Sugar Express Is Aimed at SMBs' Sweet Tooth
Looking to marry open-source technology and the growing demand for cloud computing, Cupertino, Calif.–based open-source CRM pioneer SugarCRM has unveiled a new solution geared -- and priced to sell -- to small-business users. The new product, called Sugar Express, is available on Sugar Open Cloud, the company's on-demand computing platform.
Martin Schneider, director of product marketing for SugarCRM, says that Sugar Express is intended to fill a gap between the free community edition of the company's product and its professional and enterprise versions. And the timing is no accident: Since the start of the recession, Schneider notes, the number of downloads of SugarCRM's free community edition has risen dramatically -- from approximately 40,000 to 70,000. Sugar Express, he says, was borne out of that rising interest. "We figured, ‘How can we make it even easier for people to get up and running on the core CRM tools we offer and make this an affordable solution for individuals and small offices?' " he says.
The solution will include SugarCRM's core sales, marketing, and support features along with plug-ins for Microsoft Office and cloud connectors to integrate third-party data services from companies including Hoover's and Jigsaw.
[Editors' Note: See another of today's news stories, regarding Jigsaw.]
The annual cost for the solution is $499 for up to five years, and $799 for up to 10 users. "Small businesses are here to provide services and help clients out," Schneider says. "They're not information-technology people that want to manage an open-source product."
Tim Hickernell, lead analyst for Info-Tech Research Group, explains that Sugar Express allows the vendor to compete on a more level playing field with software-as-a-service leader Salesforce.com. "SugarCRM had differentiation but it was hard for customers to be willing to consider it alongside Salesforce.com," he says. "At the low end, SugarCRM's entry-level product is open-source which, on one hand, is competitive because Salesforce.com doesn't have it. At the same time, a large segment of companies looking for low-end CRM are not willing to go open-source."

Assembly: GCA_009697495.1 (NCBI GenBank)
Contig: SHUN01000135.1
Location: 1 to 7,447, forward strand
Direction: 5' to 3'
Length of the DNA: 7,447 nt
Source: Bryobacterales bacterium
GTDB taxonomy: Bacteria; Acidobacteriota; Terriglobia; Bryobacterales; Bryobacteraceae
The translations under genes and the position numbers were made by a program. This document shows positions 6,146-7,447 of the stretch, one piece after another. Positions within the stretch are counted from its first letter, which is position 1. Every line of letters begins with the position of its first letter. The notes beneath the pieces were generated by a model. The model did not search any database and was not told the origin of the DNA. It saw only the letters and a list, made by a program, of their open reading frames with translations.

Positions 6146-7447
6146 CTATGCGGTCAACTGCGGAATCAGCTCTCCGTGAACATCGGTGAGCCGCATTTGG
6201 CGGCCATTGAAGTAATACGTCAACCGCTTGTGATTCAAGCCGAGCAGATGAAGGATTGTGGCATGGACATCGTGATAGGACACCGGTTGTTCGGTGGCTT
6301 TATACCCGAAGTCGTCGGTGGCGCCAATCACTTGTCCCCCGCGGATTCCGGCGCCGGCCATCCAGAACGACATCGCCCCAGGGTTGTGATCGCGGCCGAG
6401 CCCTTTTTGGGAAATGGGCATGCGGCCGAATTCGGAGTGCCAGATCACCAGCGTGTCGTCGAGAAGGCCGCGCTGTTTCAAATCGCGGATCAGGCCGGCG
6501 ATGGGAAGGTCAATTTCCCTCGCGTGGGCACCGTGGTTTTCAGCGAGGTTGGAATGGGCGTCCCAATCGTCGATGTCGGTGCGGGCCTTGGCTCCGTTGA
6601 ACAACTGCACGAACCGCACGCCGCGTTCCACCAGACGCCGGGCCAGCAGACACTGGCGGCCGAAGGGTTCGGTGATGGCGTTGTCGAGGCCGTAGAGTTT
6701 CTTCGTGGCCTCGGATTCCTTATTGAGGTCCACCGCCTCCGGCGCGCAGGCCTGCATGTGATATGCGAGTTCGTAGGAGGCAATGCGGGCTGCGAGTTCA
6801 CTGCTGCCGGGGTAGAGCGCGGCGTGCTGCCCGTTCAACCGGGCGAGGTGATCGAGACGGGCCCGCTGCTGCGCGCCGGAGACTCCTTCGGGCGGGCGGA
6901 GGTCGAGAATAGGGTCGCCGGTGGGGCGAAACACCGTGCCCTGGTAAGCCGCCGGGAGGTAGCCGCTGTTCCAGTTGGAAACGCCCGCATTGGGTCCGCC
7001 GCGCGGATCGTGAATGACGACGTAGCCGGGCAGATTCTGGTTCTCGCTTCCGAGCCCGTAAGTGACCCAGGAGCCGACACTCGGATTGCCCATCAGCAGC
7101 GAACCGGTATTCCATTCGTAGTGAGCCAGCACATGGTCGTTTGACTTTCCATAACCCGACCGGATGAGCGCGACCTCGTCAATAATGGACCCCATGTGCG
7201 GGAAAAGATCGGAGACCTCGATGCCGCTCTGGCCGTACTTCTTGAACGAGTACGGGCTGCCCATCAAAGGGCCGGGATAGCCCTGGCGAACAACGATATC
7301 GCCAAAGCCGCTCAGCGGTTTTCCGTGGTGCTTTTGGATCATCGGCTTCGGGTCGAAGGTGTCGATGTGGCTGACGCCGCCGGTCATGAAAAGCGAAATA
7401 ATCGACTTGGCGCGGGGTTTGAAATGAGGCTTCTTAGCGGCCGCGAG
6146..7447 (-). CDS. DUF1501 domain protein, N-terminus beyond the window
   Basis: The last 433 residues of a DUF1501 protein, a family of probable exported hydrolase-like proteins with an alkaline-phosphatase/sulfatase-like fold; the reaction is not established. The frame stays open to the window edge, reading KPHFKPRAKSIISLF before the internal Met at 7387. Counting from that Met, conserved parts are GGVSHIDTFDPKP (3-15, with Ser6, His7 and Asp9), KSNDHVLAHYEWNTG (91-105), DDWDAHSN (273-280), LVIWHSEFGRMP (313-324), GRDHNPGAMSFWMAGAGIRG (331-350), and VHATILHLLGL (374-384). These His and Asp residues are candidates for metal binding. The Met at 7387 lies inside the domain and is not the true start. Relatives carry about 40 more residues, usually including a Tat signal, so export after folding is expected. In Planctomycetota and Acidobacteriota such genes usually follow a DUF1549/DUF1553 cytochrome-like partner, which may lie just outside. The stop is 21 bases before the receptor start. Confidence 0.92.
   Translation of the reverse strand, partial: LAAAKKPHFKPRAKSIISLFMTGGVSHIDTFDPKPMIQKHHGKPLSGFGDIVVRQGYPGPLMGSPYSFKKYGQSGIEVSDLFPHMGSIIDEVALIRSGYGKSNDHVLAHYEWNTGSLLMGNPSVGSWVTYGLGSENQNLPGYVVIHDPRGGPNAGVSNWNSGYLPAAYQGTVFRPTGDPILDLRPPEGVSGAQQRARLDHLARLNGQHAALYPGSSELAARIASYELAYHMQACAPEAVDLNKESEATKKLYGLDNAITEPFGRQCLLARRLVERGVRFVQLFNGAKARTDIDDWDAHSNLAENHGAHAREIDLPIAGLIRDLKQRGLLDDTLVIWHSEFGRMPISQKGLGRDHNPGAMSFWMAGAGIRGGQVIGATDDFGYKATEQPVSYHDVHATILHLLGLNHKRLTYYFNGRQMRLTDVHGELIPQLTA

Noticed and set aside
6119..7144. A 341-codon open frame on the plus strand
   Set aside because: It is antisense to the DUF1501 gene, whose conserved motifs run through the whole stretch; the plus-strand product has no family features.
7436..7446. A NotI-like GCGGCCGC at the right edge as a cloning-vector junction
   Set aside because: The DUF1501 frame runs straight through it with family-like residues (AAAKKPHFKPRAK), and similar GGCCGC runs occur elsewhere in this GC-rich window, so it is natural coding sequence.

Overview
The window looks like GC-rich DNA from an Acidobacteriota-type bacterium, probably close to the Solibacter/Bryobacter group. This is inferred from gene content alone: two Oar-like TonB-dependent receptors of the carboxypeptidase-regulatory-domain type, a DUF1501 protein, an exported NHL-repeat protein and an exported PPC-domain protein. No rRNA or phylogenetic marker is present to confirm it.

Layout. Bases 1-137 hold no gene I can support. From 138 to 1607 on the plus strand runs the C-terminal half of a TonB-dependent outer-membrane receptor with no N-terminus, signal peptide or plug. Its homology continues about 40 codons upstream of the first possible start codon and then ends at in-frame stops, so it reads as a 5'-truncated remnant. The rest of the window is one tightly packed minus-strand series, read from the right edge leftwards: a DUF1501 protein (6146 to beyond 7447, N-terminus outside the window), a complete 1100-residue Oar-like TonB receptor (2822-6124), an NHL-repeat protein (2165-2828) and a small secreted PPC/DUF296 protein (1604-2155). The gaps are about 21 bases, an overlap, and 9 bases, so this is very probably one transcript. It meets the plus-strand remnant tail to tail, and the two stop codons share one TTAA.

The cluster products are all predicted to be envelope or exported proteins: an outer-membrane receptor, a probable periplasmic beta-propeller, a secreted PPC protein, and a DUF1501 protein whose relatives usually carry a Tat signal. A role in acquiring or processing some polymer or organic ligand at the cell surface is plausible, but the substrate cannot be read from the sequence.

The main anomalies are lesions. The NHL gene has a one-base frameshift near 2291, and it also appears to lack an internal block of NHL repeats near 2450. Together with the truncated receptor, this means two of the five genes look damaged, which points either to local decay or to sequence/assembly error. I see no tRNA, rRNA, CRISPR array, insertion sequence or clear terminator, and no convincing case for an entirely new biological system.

Hickernell adds that interest remains high among SMBs for full-service on-demand CRM offerings, and Sugar Express can help the open-source vendor target that expansive market opportunity. "I haven't seen that market die," he says. "It gives the option to companies wanting to pay money and have the assurance of having a vendor behind them in support."
In addition to targeting the SMB space, the fact that Sugar Express runs on Sugar Open Cloud represents, according to Schneider, the convergence of open-source and on-demand computing. Key elements of the Sugar Open Cloud include:
- application delivery: multi-instance architecture for automated instance provisioning, configuration, and maintenance;
- integration services: supporting Web services for exchanging and consuming application and data services from the Web;
- open-source standards: adhering to standards that the company claims will ensure portability, low cost, and no vendor lock-in;
- security and fault-tolerance: employing data centers to ensure security, redundancy, and high availability; and
- distributed global monitoring: utilizing 24-by-7 monitoring both within and outside the Sugar Open Cloud to ensure continual delivery of high-speed performance.
Denis Pombriant, founder and managing principal of consultancy Beagle Research Group, says the fact that SugarCRM is trying to penetrate the cloud-computing market is important. "It's interesting that even in the open-source world there is recognition of the importance of cloud computing, and that it needs to step up and deliver solutions that will enable its customers to take advantage," he says.
While SugarCRM is quick to stress that its platform is truly open and not leading to proprietary lock-in, Hickernell believes that, at some level, "there really is a need for vendors, intermediaries, and aggregators to get involved."
To support that contention, Hickernell points to the Web 1.0 world in which start-ups were building on top of each other, a level of interdependence that he contends accelerated the dot-com crash. "Now, it's application services," he says. "It's hard to find new Web 2.0 companies solely built on their own stuff."
In the long run, Hickernell says, vendors such as SugarCRM will have to act more as intermediaries, bridging the cloud-based gap between no control and total proprietary control. "Ultimately, the market will favor intermediaries like Sugar saying it has established partners for the application supply chain it will manage," he says. "It gives you added assurance that if a service you're dependent on goes down, the intermediary will go out, look for a new service, and get it up quickly. People will value the role of software companies being intermediaries on cloud services."
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